If you have watched any television in the last nine months you have probably seen a fair number of ads bashing Gov. Arnold Schwarzengger on various proposed initiatives, several of which the governor ultimately withdrew from consideration.
Ultimately, Schwarzengger’s reform agenda has been pruned down to four initiatives: Propositions 74, 75, 76 and 77.
Despite the hype from the supporters of Schwarzenegger and the opponents of Schwarzengger, largely represented by the leaders of public employee unions, the special election on Nov. 8 is probably not going to be as influential as the partisans would like us to believe.
The election is certainly not meaningless, but like most things, the truth of the initiatives lies somewhere in between what the supporters and opponents claim is the truth.
Proposition 74, which would extend the probationary period for public school teachers from two years to five years is a good example of this.
The proponents claim that tenure gives teachers a job for life, while opponents claim that tenure merely gives teachers a right to a hearing. Certainly tenure is not a right to a job, but historically the process to fire a teacher can take so many years and hundreds of thousands of dollars that in many cases few school districts even bother to try to fire any teacher regardless of the case against that teacher.
Unfortunately, Proposition 74 does nothing to streamline the process for dismissing tenured teachers, so even if under Proposition 74 one can now fire a few lemon teachers before attaining tenure, it would take years before we saw any significant effects in the education system.
Perhaps the most controversial issue on the ballot is Proposition 75, the paycheck protection initiative.
The measure would require public employee unions to receive an opt-in to use their members dues for political contributions as opposed to the status quo where unions only need to allow members to opt-out of political spending.
Unions claim that it would silence their political voice, although unions would be able to spend just as much as they currently do, provided that they can simply convince their members that they should support the union Public Action Committee.
The problem lies with actually convincing union members who are apolitical, politically moderate or even politically conservative that they should donate to a PAC that supports overwhelming liberal causes.
Nevertheless, despite the arguments by the libertarian right that the initiative will dramatically increase rights for union members, the initiative contains one large loophole that would allow most of the current union-funded ads we are seeing on television to continue even after this initiative receives voter approval under the guise of voter education.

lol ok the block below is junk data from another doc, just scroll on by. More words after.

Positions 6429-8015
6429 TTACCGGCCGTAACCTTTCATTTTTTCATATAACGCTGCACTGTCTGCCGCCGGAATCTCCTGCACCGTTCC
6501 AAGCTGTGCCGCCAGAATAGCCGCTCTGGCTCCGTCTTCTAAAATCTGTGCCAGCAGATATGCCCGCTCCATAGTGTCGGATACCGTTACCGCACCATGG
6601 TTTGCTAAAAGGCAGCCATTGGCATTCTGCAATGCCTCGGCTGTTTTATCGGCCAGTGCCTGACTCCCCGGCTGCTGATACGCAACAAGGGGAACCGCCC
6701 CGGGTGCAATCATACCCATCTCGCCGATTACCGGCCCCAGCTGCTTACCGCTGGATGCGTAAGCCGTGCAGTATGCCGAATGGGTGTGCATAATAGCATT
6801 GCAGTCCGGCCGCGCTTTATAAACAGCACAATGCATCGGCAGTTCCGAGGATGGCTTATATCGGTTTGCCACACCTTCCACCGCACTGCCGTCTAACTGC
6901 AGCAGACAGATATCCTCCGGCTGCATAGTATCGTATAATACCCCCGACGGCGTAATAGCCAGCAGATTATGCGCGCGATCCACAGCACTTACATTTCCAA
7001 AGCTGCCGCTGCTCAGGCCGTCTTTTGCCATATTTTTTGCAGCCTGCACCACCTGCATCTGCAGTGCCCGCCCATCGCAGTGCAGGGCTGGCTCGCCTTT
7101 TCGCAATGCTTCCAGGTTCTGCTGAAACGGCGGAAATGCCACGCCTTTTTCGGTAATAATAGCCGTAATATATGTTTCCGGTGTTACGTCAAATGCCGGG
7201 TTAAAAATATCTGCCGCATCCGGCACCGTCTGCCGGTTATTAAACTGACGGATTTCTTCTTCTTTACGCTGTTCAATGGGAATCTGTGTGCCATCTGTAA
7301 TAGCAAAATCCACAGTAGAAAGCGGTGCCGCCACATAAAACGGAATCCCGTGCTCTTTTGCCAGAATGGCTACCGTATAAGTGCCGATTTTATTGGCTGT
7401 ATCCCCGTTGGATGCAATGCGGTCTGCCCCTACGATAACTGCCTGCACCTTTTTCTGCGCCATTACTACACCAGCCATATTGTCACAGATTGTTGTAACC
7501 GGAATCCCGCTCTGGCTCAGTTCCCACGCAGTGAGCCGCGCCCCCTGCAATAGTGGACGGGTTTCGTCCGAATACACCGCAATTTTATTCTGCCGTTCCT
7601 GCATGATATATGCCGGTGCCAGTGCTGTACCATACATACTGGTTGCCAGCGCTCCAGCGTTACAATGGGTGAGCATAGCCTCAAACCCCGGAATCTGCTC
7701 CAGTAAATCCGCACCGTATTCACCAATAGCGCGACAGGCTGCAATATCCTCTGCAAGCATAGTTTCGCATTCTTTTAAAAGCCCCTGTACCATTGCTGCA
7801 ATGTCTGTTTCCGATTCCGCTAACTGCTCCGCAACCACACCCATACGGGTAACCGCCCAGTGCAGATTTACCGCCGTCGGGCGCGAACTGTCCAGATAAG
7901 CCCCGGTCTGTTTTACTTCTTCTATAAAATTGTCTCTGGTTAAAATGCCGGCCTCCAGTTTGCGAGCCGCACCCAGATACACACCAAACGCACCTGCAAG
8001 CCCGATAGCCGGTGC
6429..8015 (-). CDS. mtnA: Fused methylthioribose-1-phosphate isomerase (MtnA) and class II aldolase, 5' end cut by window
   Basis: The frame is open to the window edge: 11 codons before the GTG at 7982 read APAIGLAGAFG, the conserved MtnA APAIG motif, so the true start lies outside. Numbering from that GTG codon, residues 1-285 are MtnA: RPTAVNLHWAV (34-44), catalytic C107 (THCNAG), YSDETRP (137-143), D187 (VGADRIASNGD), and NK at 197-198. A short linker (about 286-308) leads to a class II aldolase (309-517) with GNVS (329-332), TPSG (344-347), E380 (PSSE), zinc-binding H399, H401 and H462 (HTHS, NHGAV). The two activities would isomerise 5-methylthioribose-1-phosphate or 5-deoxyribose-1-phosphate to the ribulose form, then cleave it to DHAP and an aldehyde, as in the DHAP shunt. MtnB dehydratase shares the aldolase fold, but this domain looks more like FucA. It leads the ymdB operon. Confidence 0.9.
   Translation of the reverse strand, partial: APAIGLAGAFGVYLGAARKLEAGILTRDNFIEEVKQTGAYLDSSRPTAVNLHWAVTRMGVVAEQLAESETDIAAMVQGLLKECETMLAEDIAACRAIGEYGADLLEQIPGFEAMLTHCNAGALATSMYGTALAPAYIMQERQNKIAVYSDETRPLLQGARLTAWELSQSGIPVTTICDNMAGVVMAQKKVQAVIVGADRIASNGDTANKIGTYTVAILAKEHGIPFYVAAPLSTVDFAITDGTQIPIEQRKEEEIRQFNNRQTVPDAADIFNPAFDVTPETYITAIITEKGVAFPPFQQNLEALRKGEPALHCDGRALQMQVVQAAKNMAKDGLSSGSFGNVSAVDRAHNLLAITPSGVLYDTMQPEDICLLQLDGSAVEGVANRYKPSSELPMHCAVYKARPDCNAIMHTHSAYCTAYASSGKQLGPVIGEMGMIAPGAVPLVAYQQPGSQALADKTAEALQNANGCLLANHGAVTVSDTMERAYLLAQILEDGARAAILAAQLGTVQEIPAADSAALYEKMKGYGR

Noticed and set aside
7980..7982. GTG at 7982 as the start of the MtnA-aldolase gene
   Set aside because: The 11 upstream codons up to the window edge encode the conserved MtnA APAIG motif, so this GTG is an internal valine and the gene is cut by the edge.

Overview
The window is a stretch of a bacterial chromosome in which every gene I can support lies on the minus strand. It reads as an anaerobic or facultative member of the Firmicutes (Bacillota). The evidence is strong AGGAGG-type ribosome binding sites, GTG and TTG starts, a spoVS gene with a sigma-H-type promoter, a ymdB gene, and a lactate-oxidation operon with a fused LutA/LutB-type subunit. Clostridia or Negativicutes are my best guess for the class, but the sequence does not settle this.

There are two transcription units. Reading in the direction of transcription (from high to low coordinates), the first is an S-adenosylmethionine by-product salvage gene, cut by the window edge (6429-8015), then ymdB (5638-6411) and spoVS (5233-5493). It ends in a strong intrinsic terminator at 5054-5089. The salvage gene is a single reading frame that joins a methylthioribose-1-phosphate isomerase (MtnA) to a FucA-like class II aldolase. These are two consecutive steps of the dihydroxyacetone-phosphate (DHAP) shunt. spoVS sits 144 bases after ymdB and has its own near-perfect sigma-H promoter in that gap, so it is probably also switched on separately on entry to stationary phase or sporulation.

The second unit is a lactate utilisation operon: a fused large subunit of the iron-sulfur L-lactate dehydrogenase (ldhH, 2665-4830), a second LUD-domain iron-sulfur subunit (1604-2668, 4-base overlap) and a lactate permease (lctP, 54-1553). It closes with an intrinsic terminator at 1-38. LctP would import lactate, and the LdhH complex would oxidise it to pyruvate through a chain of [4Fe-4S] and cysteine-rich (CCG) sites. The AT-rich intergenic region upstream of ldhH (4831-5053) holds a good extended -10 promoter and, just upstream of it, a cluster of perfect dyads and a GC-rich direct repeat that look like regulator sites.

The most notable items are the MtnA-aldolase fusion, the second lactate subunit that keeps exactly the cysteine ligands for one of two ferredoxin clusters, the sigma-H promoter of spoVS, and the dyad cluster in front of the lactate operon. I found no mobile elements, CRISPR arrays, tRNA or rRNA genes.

The debate over the proposed initiative spending cap, Proposition 76, has been remarkably caustic. Critics claim that the measure would cause dramatic cuts in education, albeit the measure would, at worst-case, slow growth in education spending.
The elimination of Test 3 in Proposition 98 would likely slow the growth of the Proposition 98 spending floor, albeit in most years Test 3 is inoperative.
The state legislative analyst notes that the proposed spending cap would probably not even be reached in the first year of implementation making the claim of dramatic cuts dubious.
While the measure wouldn’t give the governor ‘unlimited power,’ the measure would give the governor new constitutional powers to reduce state spending until it falls below the spending cap when the budget exceeds the proposed state spending cap for as little as 30 days.
Certainly this proposal is more than a budget cap as some proponents claim.
While most of the governor’s reform agenda polarizes political parties, the proposed redistricting initiative, Proposition 77, has garnered bipartisan opposition.
The measure is modeled after Iowa’s nonpartisan redistricting which has proved to create competitive legislative districts.
Both Republican and Democratic legislators fear that if a panel of retired judges creates more competitive districts, they could lose their positions.
While this form of nonpartisan redistricting may improve competition, most voters will still live within uncompetitive districts.
The Rose Institute based at Claremont McKenna College declared that Proposition 77 might create 10 competitive congressional districts, but even that isn’t much better than the status quo.
The problem is that in many parts of the state there is virtually no way of creating competitive districts. It certainly wouldn’t be redistricting Tom DeLay style, as some Democrats are trying to imply, but it is unlikely to be a magic solution to the all partisan squabbling.
Therefore, the true effect of the governor’s reform agenda initiatives likely lies somewhere in between the two polarized opinions found in political advertisements on television.

Shawn Augsburger is a graduate student in education. He can be reached at saugsberer@uci.edu.

In this article